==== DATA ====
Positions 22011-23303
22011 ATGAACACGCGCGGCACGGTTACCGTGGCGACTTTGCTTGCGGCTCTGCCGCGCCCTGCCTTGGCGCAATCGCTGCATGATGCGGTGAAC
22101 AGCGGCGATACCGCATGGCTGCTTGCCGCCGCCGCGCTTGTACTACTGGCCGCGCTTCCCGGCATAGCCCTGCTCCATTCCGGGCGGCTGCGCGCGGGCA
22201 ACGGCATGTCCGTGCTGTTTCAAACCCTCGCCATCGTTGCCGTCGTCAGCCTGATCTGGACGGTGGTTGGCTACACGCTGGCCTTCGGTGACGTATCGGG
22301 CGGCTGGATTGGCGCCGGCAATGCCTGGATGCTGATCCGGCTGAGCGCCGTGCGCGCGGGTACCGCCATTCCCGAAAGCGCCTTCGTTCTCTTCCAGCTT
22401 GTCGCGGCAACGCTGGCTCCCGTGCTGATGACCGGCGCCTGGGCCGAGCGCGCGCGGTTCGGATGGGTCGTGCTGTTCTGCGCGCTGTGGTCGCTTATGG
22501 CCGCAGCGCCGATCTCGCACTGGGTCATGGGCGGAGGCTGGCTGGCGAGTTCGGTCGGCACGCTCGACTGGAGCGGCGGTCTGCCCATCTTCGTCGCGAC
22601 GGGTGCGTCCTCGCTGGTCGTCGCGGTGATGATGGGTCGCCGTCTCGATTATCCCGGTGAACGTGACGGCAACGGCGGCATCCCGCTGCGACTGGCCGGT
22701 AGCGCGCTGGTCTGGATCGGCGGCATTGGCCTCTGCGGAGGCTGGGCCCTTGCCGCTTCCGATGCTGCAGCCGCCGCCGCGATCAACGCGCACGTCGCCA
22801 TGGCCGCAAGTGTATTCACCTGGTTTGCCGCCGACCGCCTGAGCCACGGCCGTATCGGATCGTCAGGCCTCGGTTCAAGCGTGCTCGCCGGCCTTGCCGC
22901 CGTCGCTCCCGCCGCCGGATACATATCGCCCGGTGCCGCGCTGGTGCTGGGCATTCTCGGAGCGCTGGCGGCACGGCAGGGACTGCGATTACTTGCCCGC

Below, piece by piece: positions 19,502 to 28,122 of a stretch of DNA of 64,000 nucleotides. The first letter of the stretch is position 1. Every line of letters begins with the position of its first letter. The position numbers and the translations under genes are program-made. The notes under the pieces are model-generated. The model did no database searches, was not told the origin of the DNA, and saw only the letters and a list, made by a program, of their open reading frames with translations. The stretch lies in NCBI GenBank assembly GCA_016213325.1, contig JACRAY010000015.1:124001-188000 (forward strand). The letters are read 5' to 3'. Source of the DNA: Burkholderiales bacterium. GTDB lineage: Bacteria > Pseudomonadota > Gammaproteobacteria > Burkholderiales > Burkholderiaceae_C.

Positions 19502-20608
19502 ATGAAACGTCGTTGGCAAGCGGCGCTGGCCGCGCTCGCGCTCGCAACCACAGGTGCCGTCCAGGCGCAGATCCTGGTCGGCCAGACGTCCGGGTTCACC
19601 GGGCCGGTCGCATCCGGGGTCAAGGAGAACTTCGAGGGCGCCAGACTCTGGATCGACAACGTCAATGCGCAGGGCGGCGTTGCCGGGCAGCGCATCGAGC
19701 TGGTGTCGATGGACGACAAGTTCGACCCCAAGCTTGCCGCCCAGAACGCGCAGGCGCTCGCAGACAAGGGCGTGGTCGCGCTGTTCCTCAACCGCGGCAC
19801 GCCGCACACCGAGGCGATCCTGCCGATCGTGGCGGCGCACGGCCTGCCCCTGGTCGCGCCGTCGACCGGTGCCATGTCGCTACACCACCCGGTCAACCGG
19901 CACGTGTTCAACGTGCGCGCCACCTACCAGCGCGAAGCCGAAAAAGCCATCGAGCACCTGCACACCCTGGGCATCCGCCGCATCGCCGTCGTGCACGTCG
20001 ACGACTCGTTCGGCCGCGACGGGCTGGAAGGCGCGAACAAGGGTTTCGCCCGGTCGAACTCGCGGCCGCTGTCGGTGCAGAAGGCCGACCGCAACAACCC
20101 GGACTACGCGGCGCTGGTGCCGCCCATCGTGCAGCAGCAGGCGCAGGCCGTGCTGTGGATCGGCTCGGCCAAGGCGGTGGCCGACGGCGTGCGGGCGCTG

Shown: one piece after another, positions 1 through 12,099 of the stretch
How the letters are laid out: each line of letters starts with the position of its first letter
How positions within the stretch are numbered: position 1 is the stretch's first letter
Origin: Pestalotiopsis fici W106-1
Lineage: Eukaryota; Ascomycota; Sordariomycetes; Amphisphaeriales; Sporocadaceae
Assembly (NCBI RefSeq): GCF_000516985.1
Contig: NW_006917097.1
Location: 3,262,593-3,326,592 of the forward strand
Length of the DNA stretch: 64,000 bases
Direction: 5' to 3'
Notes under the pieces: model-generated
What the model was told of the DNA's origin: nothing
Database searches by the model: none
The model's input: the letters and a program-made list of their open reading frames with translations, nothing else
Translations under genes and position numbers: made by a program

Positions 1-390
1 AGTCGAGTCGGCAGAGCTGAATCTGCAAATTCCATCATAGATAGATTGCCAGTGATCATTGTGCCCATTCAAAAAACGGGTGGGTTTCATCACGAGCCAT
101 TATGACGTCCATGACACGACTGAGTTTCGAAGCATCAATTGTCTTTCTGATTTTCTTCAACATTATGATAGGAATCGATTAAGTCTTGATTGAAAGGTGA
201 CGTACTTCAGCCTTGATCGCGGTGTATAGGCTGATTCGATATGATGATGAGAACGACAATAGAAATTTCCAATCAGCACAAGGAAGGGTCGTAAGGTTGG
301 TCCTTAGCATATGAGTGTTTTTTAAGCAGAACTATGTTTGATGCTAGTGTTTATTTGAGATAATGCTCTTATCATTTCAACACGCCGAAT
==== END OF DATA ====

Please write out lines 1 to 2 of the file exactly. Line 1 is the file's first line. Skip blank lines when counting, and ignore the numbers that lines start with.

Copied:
Positions 22011-23303
22011 ATGAACACGCGCGGCACGGTTACCGTGGCGACTTTGCTTGCGGCTCTGCCGCGCCCTGCCTTGGCGCAATCGCTGCATGATGCGGTGAAC